Wednesday, February 20, 2013

Strong new home sales driven by mass market

Rush to avoid new curbs, developer discounts lead to January sales spike
The Straits Times - February 16, 2013

ONCE again, mass market homes were overwhelmingly the main driver of new home sales.

Suburban condominiums accounted for nearly two-thirds of developer sales last month.

The latest round of cooling measures, effective Jan12, led to higher sales as some buyers scrambled to avoid the curbs, while others were lured by developer discounts offered in their wake.

But analysts said demand would likely slow down in the coming months, as the full effects of the measures sink in.

The high-end market in the city centre and mid-tier market in the city fringe made up 17per cent and 19per cent of January developer sales respectively.

The number of suburban private homes sold, at 1,287 in January, was more than double December's figure of 620.

This helped to drive total developer sales to 2,013 units last month, 42.8 per cent higher than the number sold in December and 7.5 per cent higher than the same month last year.

In fact, sales exceeded the 1,799 units launched by developers last month, and CBRE Residential executive director Joseph Tan said they were "higher than usual".

The boost came in the main from two new project launches. La Fiesta, next to Sengkang MRT station, sold 404 units, while QBay in Tampines sold 372 units.

The majority of the sales at the 810-unit La Fiesta came on the night of Jan 11, right before the cooling measures kicked in.

Attractive discounts offered after the cooling measures kicked in on Jan 12 also gave a fillip to sales.

The 630-unit QBay was launched after the new measures, with its average prices slashed from $1,050 per sq ft (psf) to $985 psf for its preview sales.

At the 1,715-unit d'Leedon in District 10, 263 units were sold last month following the cooling measures, after its developer dangled discounts of up to 15 per cent.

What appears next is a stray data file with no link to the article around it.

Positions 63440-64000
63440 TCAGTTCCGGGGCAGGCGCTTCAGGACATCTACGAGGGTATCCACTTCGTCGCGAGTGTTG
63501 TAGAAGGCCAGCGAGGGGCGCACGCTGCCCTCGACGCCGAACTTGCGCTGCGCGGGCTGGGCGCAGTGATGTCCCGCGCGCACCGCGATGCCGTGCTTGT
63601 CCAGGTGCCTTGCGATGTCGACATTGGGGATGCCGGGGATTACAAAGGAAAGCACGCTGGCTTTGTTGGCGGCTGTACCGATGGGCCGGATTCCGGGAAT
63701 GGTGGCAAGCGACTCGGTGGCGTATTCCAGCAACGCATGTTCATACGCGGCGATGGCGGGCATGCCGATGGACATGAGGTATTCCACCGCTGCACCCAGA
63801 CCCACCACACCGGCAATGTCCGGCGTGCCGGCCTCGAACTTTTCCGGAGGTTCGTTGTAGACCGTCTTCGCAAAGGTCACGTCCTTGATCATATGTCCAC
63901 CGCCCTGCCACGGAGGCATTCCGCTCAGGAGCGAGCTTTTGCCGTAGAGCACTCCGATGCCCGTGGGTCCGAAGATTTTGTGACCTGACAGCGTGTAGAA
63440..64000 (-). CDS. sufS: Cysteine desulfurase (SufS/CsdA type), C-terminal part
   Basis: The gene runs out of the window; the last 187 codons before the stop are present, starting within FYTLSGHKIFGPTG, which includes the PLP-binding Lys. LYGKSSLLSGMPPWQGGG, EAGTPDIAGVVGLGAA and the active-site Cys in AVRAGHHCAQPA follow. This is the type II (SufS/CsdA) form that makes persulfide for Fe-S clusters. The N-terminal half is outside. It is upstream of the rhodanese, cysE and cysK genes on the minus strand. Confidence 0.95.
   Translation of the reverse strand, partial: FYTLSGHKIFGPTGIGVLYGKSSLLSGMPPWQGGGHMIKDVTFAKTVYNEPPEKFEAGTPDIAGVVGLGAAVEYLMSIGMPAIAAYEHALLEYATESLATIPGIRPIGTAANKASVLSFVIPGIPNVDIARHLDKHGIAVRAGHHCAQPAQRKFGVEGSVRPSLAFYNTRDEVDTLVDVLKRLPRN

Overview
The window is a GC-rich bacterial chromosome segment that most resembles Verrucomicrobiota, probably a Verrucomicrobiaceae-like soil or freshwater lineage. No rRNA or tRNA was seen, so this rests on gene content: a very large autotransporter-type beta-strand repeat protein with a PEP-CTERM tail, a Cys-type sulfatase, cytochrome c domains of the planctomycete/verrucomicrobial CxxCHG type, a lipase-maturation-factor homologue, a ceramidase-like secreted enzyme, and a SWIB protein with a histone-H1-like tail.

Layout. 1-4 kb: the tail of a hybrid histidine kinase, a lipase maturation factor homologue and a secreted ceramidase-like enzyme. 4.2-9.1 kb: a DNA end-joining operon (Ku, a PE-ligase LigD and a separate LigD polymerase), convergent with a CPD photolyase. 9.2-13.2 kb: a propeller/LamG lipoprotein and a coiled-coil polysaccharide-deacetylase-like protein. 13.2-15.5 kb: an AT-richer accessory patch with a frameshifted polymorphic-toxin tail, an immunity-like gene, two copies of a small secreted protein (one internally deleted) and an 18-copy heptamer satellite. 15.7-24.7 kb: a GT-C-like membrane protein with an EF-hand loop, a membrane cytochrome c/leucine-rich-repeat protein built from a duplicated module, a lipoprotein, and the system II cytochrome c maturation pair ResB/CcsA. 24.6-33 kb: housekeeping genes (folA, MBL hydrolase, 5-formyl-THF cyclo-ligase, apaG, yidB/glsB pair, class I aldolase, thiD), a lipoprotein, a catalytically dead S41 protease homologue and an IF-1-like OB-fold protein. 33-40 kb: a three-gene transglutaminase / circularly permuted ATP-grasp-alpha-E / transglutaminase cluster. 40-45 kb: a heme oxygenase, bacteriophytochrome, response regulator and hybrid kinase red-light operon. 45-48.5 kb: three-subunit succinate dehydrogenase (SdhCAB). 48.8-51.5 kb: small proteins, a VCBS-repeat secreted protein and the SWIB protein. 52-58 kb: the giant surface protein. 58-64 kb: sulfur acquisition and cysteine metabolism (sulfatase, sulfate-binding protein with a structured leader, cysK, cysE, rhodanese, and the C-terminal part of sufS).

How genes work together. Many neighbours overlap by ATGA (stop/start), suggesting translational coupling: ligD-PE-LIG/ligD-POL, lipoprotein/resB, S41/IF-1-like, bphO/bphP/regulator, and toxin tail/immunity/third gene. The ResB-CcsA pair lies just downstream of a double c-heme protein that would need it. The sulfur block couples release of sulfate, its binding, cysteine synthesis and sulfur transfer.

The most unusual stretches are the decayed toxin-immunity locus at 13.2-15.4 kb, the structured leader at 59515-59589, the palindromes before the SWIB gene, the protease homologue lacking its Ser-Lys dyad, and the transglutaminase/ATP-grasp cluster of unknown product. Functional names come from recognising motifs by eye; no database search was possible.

The new curbs pushed up transaction volumes last month due to last-minute deals from buyers seeking to avoid the higher additional buyer's stamp duty, said DWG senior manager Lee Sze Teck.

Reduced loan-to-value ratios implemented could also have caused some buyers to reassess their finances and buy lower- priced or smaller units in suburban areas instead, Mr Lee said.

An Urban Redevelopment Authority spokesman said that about 60 per cent of the developer sales last month came before the cooling measures took effect.

Some suburban homes also set benchmark sales prices. In recent weeks, a unit at freehold condominium Hillbrooks in Bukit Batok changed hands at $1,086 psf, while a unit at 99-year leasehold condominium Rivervale Crest in Sengkang was sold at $913 psf.

Analysts said that despite January's strong sales volume, demand for private homes could fall in the next few months by as much as 15 per cent.

DWG's Mr Lee reckons this month's transaction volume will be around 1,000 units, but volumes will likely pick up from next month after a number of major launches. The next expected major launch is The Trilinq, near Clementi MRT station.

Knight Frank senior manager Alice Tan said: "Developers who are launching projects after the Chinese New Year festive season are likely to unveil enhanced design and price offerings to entice buyers. First-time Singaporean homebuyers would be the potential group of prospective buyers to contribute to private home sales for the next two quarters or so."

Martin Koh | 86666 944 | R020968Z
Sherry Tang | 9844 4400 | R020241C

Senior Sales Director
DTZ Property Network Pte Ltd (L3007960A)

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